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No Bushes, Reagans, Cheneys or McCains: Who is missing at Trump’s Republican National Convention

                                In this image from video, Senate Majority Leader Mitch McConnell of Ky., speaks during the fourth night of the Republican National Convention.
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In this image from video, Senate Majority Leader Mitch McConnell of Ky., speaks during the fourth night of the Republican National Convention.

The Republican National Convention has been a four-day procession of police officers, soldiers, religious leaders, mothers, White House aides, Trump family members and up-and-coming party stars, all singing the praises of President Donald Trump. But one group seems to have been left out of the show: the once-dominant Republican establishment that ruled before Trump.

The expected appearances this evening of some current Republican leaders — in particular, Mitch McConnell, the Senate majority leader, and Kevin McCarthy, the House minority leader — served as a reminder of who had largely not been given a spot on the stage.

There were no Bushes, Cheneys, Bakers or Doles. There were no former Republican presidents or vice presidents, or prominent former Cabinet members like Condoleezza Rice, who were part of Republican White Houses over the decades leading to Trump’s election. Indeed, two names were barely mentioned over roughly 10 hours of convention speeches and video: Bush and Reagan. (And never mind anyone named McCain.)

Their absence seems to be the final signature on the divorce between the old guard and Trump, as well as proof, if it were still needed, of how much he has taken over the party. And the feeling is mutual. The old guard — the elected officials, Cabinet members and political operatives — has shown little interest in being part of the Trump pageant, and Trump has had little interest in having it join his show.

“He certainly didn’t run because he cared about the Republican Party,” said Torie Clarke, who served in the White Houses of Ronald Reagan, George Bush and George W. Bush. “He didn’t win because of the Republican Party. I don’t think it’s a surprise.”

Matthew Dowd, a senior strategist for George W. Bush, said the animosity went both ways. “Nearly every one of the folks who have spoken at the GOP convention would not have been invited to speak at the convention in 2004, including Donald Trump,” he said.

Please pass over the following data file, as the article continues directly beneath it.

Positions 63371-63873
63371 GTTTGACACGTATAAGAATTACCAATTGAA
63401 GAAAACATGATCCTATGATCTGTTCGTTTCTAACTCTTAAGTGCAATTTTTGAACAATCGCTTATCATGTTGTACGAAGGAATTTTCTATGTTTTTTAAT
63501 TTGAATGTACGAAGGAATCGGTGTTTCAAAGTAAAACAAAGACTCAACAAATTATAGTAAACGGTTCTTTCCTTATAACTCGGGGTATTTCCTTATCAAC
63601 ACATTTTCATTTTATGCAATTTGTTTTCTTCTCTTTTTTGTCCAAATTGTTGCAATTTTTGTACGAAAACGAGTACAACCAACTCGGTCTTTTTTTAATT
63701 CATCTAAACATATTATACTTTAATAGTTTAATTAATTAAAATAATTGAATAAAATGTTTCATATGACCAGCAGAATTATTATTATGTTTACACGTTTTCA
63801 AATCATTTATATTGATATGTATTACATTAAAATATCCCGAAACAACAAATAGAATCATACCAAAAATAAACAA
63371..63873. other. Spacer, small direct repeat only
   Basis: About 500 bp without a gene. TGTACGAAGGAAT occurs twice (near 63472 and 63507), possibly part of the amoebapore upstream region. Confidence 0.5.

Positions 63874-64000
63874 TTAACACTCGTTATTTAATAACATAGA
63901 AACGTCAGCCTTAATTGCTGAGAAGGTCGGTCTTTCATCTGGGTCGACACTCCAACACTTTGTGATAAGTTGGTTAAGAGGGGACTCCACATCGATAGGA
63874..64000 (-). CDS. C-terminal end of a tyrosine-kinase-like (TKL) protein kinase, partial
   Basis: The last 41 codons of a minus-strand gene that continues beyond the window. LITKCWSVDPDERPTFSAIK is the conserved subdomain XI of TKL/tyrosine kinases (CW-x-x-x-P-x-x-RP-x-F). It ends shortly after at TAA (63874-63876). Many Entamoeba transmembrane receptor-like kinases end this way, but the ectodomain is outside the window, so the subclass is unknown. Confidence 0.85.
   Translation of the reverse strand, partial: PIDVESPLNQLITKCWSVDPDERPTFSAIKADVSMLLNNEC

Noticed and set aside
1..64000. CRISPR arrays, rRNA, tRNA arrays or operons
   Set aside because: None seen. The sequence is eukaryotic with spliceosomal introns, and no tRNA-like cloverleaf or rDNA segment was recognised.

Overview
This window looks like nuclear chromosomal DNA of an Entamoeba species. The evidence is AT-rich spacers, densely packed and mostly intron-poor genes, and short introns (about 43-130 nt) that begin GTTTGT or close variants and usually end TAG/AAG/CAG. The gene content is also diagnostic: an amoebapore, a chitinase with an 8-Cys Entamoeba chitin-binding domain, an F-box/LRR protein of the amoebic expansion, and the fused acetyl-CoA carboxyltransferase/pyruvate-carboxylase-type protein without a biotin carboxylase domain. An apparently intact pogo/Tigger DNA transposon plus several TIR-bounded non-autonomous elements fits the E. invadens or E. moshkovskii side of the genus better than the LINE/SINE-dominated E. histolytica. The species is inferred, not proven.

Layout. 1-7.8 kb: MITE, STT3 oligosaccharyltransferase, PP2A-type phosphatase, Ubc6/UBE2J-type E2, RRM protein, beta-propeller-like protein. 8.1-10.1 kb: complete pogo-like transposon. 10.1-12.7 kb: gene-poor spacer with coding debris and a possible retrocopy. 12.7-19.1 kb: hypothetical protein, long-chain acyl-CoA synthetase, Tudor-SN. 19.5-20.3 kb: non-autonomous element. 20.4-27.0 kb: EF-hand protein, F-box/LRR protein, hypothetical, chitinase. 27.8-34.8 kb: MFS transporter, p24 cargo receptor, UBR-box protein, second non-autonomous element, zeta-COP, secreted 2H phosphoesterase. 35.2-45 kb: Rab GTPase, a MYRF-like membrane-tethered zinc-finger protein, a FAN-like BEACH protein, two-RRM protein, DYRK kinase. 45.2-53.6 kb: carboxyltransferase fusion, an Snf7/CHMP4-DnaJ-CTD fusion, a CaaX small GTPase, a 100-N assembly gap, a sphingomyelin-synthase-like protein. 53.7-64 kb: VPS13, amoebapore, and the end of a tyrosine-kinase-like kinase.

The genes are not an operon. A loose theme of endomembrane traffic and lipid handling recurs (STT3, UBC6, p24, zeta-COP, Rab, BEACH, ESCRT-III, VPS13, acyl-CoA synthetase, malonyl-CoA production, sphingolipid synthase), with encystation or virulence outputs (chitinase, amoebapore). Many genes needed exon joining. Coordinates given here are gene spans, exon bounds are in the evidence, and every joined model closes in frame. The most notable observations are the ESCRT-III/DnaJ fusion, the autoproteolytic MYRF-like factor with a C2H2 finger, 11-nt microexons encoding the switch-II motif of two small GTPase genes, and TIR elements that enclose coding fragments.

Trump’s aides said convention organizers had quite deliberately not sought to promote Republican establishment figures. “The convention was focused on hearing from real people in the real world who have benefited from President Trump’s policies,” said Tim Murtaugh, communications director for the campaign.

Instead of having a spot on the podium or being involved in the planning of the convention and the campaign, these old-line Republican names are following the event from a distance, if they are paying much attention to it at all. Many of the old-guard Republicans, particularly those close to the Bushes and former Sen. John McCain, are actively opposing Trump, and some have endorsed his Democratic opponent, Joe Biden.

Linda L. Fowler, a professor of government at Dartmouth College, said a major function of a convention was to “reinforce the party’s brand by showcasing its previous leaders and celebrating its roots.”

“Given the fact that the convention transacted no business, produced no platform and did nothing to promote the fortunes of down-ballot candidates, it is hard to see why it took place at all,” she said. “It was simply a television show.”

There is always some natural tension during a change in power, even among members of the same party. Departing presidents, especially unpopular ones, sometimes steer clear of conventions involving their potential successors. In 2008, George W. Bush stayed away when McCain was nominated to run against Sen. Barack Obama.

Sig Rogich, a key adviser to Reagan and to the elder George Bush, said Bush had come in with his own team after winning the White House in 1988. “But they were still very aligned and collegial,” he said of the two Republican camps.

That is not the case here. Trump has made his disdain for the Bush dynasty clear; he was not invited to speak at the funeral of the elder Bush, and he took delight in knocking Jeb Bush, the former governor of Florida, after defeating him for the presidential nomination in 2016. He has also largely refrained from joining the reverence the party expresses for Reagan.

“Trump is allergic to establishment Republicans, and it’s no surprise that they’ve been airbrushed out of the convention,” said Mark McKinnon, who served as chief media adviser to George W. Bush. “Trump has refashioned the party completely in his image, and I don’t think he likes to be reminded that anything came before him. “

Joe Gaylord, a senior adviser to Newt Gingrich, the former House speaker, said the party under Trump had returned to its historical roots before World War II — protectionist and isolationist — creating a gulf with the establishment that ran the party from 1980 until 2016. Gaylord said that process had been accelerated as Trump’s influence took over the leadership of state and county parties across the nation.

“Parties always take on the image of their president, and the parties have evolved a great deal,” Gaylord said. “Trump has moved from the evolution of parties to the revolution of our party. It’s pretty clear he was not part of the old guard at all, and they don’t have much to do with him.”

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